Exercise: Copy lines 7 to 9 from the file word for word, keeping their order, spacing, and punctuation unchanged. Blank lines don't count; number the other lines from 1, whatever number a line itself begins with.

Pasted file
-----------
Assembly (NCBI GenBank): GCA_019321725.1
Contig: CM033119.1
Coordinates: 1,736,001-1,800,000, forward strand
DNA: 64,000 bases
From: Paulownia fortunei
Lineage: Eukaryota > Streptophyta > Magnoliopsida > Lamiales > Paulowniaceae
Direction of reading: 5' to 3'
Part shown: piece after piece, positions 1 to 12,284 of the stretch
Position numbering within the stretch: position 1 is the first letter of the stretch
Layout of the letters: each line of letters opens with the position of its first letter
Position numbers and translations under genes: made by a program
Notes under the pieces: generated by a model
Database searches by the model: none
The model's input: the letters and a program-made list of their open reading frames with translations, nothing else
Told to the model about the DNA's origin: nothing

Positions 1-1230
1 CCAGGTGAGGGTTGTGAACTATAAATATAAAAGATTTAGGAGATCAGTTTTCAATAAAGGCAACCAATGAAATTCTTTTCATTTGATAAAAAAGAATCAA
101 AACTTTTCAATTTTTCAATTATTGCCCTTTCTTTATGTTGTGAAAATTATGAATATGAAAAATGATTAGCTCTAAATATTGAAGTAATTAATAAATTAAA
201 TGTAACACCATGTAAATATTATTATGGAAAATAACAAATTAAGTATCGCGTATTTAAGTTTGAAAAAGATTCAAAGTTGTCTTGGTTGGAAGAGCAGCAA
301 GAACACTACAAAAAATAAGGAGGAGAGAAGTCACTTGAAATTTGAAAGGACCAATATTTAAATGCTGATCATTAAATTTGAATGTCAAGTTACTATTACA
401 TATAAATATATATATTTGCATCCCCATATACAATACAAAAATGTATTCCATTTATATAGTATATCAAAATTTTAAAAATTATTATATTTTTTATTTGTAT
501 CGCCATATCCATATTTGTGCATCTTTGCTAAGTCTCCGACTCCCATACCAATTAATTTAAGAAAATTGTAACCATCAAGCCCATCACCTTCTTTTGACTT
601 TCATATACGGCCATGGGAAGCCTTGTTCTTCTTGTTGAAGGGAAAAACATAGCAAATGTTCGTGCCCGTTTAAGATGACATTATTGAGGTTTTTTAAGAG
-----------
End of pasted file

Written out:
Direction of reading: 5' to 3'
Part shown: piece after piece, positions 1 to 12,284 of the stretch
Position numbering within the stretch: position 1 is the first letter of the stretch